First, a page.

du crashes when traversing nfs mounted .snapshot directories

Bug #506798 reported by Tim Nicholas on 2010-01-13
10
This bug affects 1 person
Affects Status Importance Assigned to Milestone
coreutils (Fedora)
In Progress
Medium
coreutils (Ubuntu)
High
Unassigned
findutils (Ubuntu)
Medium
Unassigned
linux (Fedora)
Won't Fix
Medium
linux (Ubuntu)
Medium
Unassigned

Bug Description

Binary package hint: coreutils

I'm getting a problem where du errors (and exits) with "du: fts_read failed: no such file or directory" when traversing a directory with a NetApp ".snapshot" directory.

My understanding (clarified by the discussions linked bellow) is that:

1) The device ID/inode of a directory is recorded before the submount is made.
2) The device ID of the directory changes after the directory has been read (via readdir which causes the submount)
3) After examining the contents of the directory du goes back up the tree (via '..') finds the device ID doesn't match what it has recorded and assumes things have been moved around under it and bails for safety reasons.

I've researched online and this is an upstream bug. We're using Ubuntu 9.10 so I feel there should be a bug in the Ubuntu system.

The best information I've found is within Redhat's bugzilla:

https://bugzilla.redhat.com/show_bug.cgi?id=501848
https://bugzilla.redhat.com/show_bug.cgi?id=533569

This bug has also been discussed on the coreutils mailing list:

http://lists.gnu.org/archive/html/bug-gnulib/2009-11/msg00027.html
http://lists.gnu.org/archive/html/bug-gnulib/2009-11/msg00032.html

and LKML:

http://lkml.org/lkml/2009/11/4/451

Unfortunately none of these discussions has resulted in a widely accepted solution.

We use NetApp .snapshots very extensively and can't afford for du to be unreliable. At the moment we will either have to patch du or downgrade all of coreutils to an older version.

For comparison we are upgrading from Ubunto 7.04 which works perfectly.

There is a similar problem with find, but it has a --without-fts build option which 'fixes' it.

Escalated to Bugzilla from IssueTracker

Description of problem:
If you run a du -h on a directory with .snapshot sub directories with coreutils-6.10+ (Could be lower, but >5.97-20) you will get a fts_read error:
du: fts_read failed: No such file or directory

How reproducible:
Every time.

Steps to Reproduce:
1. Use F10 or anything with the higher versions of coreutils. and a machine with the .snapshot directories created by netapp.
2. du -h
3. wait.

Actual results:
du: fts_read failed: No such file or directory

Expected results:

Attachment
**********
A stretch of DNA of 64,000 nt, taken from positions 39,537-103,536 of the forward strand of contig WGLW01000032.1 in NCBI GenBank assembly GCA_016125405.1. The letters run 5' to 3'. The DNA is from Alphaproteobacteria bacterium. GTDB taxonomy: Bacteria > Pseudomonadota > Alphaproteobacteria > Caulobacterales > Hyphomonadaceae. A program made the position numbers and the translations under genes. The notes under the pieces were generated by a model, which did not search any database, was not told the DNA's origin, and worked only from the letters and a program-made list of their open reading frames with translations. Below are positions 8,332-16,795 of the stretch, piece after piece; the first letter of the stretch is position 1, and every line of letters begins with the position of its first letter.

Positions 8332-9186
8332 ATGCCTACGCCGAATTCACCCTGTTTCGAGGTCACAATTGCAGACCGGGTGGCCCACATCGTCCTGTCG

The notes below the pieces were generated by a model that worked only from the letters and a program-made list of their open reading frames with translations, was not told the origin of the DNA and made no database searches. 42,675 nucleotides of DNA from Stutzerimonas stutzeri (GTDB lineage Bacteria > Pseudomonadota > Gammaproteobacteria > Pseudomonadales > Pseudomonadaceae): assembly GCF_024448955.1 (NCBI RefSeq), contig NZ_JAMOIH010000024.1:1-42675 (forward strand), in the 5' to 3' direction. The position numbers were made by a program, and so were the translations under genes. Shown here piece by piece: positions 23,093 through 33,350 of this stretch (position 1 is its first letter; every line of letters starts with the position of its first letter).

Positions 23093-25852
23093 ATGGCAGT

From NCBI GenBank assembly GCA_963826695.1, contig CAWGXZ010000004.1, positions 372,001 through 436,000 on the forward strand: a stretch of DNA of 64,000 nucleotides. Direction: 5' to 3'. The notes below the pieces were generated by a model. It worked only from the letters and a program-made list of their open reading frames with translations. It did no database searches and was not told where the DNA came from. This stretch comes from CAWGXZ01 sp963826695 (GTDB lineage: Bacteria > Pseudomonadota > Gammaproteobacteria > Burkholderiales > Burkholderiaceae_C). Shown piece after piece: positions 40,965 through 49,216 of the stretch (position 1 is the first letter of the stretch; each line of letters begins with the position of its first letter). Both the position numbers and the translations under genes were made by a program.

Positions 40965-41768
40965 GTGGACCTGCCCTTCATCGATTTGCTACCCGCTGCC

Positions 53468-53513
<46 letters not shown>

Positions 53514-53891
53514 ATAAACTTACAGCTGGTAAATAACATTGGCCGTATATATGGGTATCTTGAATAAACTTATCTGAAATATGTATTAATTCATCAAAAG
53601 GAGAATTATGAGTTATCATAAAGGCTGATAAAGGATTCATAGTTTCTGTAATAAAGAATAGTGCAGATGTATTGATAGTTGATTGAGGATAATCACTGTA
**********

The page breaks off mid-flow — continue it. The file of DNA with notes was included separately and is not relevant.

The size listing of all files and/or directories

Additional info:
This event sent from IssueTracker by cwyse [Pixar Animation Studios - Fedora Queue]
 issue 298936

I guess I spoke to soon. With coreutils-6.9-2 the problem is less
noticeable. On smaller directories it doesn't show up at all. But with
larger directories (directories with many sub directories) it is still
there, so some users will notice it and some will not. Problem is now
between:
coreutils-5.97-19 > and < coreutils-6.9-2.

I tried compiling the 6.7.* coreutils package but it keeps failing on
build and isn't saying what or why. I will look more into this and
update with what I find.

This event sent from IssueTracker by cwyse
 issue 298936

It can be caused by the on-the-fly changes within the directory. It just want to traverse a directory (or file?) which no more exists. I am pretty sure you can't see the errors if you mount the file system read-only.

But there is no doubt the error message might be more verbose, it is listed as FIXME in du.c.

Additionally - I guess Fedora version should be changed to something not EOL (as F-8 is EOL and F-9 will be EOL in ~2 months). From the comments I think version should be changed to F-10 - correct? Or some RHEL version?

Additionally strace from the failure could be useful to better analyze what's the culprit...

Created attachment 344994
strace of failure

I agree, changing version to F10, I originally just set it for the first version I noticed this problem in. Also, here is an strace of the failure on a F10 machine. I'm gonna try some of the 6.7 packages again and see if I can narrow down the window in which this fails.

Finally got 6.7-1 compiled. It shows the same fts_read issue.
5.97-22 >< 6.7-1
This is about as narrowed as I can get it, I'm gonna try diff'ing up a
patch between du.c and... see what happens.

This event sent from IssueTracker by cwyse
 issue 298936

patching fts.c was a fail on compile. There looks like a fts.c.du file in
6.7 and a fts.c.inaccessibledirs in 5.7. Since the files do not exist in